Markets continue to be volatile. If you are like most people, you find yourself thinking . . . “What should I do?” Since the times are tricky, it really feels like you need to DO SOMETHING. The challenge is that human instincts can tempt you to do EXACTLY the WRONG thing.
Below are three pitfalls to keep in mind and avoid.
Chasing Past Performance
Humans are wired to see something and then anticipate what’s next and then act. For example, approaching the watering hole ancient man saw a deer drinking and then saw the deer attacked by a cougar that was waiting for the deer. So, the ancient man is SUPER careful about approaching the watering hole so as not to become cougar food.
Regrettably, in the investment world these ancient instincts, that we all have, can be a real problem. Researchers describe the human tendency to see market trends and to KNOW FOR SURE that the trend will continue, as recency bias. This leads people to invest in stocks, funds, or market sectors that have recently done really well. Statistically, this approach doesn’t go well.
Remember that Warren Buffet has often said that the secret to success is to buy low and to sell high. The trick is that human nature inspires us to do EXACTLY the opposite.
This is a great spot where the advice of an experienced, highly trained, fiduciary Certified Financial Planner™ professional can be extremely beneficial. If you would like to talk with me about how to manage recency bias, I would love to visit with you. Just follow this LINK to find a time that works for you.
FOMO - Fear of Missing Out
One big challenge of our modern age is that there is a TON of information available. Much of it surrounds you every day. The TV, the radio, YouTube, podcasts, books, and magazines all contain tons of GREAT IDEAS to capture the next big trend. My concern is that most of this communication is driven by some commercial interest. Often somebody is promoting some product as the SOLUTION to the next big problem. This is why I talk about most of the financial media as financial pornography.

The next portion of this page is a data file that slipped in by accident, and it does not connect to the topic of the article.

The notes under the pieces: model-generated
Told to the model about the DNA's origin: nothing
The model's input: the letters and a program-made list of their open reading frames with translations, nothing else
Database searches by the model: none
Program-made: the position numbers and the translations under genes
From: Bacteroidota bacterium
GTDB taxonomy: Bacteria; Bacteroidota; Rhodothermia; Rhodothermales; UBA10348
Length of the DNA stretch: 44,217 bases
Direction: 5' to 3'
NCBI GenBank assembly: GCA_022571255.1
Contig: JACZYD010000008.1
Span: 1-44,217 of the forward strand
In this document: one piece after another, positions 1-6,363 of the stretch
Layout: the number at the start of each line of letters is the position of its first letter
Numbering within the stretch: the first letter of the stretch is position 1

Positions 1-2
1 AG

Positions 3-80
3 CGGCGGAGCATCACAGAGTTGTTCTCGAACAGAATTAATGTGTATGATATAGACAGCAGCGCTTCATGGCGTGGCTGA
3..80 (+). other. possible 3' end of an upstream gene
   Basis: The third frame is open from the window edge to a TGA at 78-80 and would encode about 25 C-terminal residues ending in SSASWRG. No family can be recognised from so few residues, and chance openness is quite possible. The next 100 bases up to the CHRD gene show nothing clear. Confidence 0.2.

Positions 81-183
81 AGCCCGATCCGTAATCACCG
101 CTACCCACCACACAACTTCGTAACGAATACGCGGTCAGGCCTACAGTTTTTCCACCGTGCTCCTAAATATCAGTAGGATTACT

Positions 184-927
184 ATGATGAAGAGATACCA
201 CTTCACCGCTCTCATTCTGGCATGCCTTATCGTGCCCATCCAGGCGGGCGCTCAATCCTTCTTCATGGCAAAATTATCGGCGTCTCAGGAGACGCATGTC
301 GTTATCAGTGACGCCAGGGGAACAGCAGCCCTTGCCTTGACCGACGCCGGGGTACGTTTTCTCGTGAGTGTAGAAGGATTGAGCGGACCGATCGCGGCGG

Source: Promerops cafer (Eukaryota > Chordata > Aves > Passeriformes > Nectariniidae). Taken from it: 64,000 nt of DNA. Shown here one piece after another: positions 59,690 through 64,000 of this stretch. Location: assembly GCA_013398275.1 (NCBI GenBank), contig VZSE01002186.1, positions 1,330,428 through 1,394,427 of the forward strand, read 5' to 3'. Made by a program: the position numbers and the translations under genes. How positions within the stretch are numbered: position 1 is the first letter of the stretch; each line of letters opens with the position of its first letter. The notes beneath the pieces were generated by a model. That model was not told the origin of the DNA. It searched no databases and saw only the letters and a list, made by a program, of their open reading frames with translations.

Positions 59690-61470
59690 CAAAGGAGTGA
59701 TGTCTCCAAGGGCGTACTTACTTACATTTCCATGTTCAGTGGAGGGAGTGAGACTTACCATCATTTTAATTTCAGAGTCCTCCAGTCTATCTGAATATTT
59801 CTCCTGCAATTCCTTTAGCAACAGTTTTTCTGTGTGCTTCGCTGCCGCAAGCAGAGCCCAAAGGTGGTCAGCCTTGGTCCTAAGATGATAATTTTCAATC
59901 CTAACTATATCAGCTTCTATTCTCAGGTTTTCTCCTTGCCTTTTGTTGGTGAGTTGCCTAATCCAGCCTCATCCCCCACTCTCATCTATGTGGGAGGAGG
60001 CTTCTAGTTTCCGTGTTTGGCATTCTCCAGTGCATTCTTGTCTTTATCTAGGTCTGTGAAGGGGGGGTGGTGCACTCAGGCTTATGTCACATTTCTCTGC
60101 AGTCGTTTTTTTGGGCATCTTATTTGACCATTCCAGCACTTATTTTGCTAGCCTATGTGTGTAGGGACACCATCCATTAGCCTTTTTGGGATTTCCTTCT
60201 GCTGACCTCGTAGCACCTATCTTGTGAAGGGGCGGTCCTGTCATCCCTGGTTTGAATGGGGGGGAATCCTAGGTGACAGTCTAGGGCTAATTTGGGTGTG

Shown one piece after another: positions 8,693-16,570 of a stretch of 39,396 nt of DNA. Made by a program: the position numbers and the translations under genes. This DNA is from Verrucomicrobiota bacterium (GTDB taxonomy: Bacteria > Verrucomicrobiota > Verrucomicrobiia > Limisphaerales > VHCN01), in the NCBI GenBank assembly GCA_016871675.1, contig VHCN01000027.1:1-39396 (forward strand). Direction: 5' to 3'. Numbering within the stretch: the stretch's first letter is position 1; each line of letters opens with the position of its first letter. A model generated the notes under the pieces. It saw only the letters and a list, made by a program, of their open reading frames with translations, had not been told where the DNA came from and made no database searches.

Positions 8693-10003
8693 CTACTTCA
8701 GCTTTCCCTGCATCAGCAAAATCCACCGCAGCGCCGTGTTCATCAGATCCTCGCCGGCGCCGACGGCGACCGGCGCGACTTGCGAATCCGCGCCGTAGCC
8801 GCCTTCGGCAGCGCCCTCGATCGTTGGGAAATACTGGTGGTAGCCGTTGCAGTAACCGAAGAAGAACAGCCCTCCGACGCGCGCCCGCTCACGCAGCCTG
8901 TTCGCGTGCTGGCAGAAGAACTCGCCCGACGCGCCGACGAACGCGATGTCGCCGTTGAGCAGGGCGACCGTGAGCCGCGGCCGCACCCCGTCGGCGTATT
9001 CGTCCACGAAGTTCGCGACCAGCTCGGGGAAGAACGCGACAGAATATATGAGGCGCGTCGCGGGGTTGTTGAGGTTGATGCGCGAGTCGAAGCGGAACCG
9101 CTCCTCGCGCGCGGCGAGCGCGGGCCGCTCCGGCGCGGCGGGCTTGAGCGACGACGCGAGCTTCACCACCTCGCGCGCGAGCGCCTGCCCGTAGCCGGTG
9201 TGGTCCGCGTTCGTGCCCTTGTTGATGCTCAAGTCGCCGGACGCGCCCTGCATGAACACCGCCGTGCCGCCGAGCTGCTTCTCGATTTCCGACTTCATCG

It's exciting. It’s attractive. It’s designed to keep you engaged. But, it’s not real. It’s not driven by your goals and priorities. Here is another spot where the counsel of a fiduciary planner can be super helpful. Please call me with the NEXT GREAT IDEA so we can talk about how it fits your goals. I would love to visit with you. Just follow this LINK to find a time that works for you.
Fear of The Big Loss
Research tells us that humans hate loss about twice as much as they love gains. So, most investors tend to remember, and fear, losses much more than they appreciate the long-term growth of their investment account. This can lead to the exact wrong investment choice. If you don’t own enough stocks, you will likely fall short of your investment growth goals. I find a lot of comfort in this illustration.
The summary of this illustration is:
- Investment in the broad US market has an average 9.4% annual return from 1980 to 2021.
- Most years you will see a meaningful drop in prices sometime during each calendar year. The average decline during each year from 1980 to 2021 was 14%.
- In the last 42 years, the market was up for 32 of those years. So, about three up years in every four.
So, based on this data, if you are investing for 5 years or more, money in the US stock market will most likely grow faster than inflation.
Focus on Things That Matter, That You Control
So, how do you avoid these three financial plan land mines? I would suggest that advice from that highly trained, very experienced, fiduciary CERTIFIED FINANCIAL PLANNER™ professional is a great place to start. A visit with a trusted advisor who is your advocate for your financial goals can go a long way to help you clarify what matters to you and your family. And then you can focus on which of the things that matter, you can control. Then you can make a plan to take action to improve those things.
Yes, I am a CFP® professional. I’m always a fiduciary and I work on a fee basis. And yes, I’m still taking on a few great families to be part of my financial planning practice.
If this article has you thinking about your own circumstances, contact my office at firstname.lastname@example.org. I am always happy to meet with people who are working on their retirement plans. Dunncreek Advisors does not provide legal or tax advice, nor is this article intended to do so.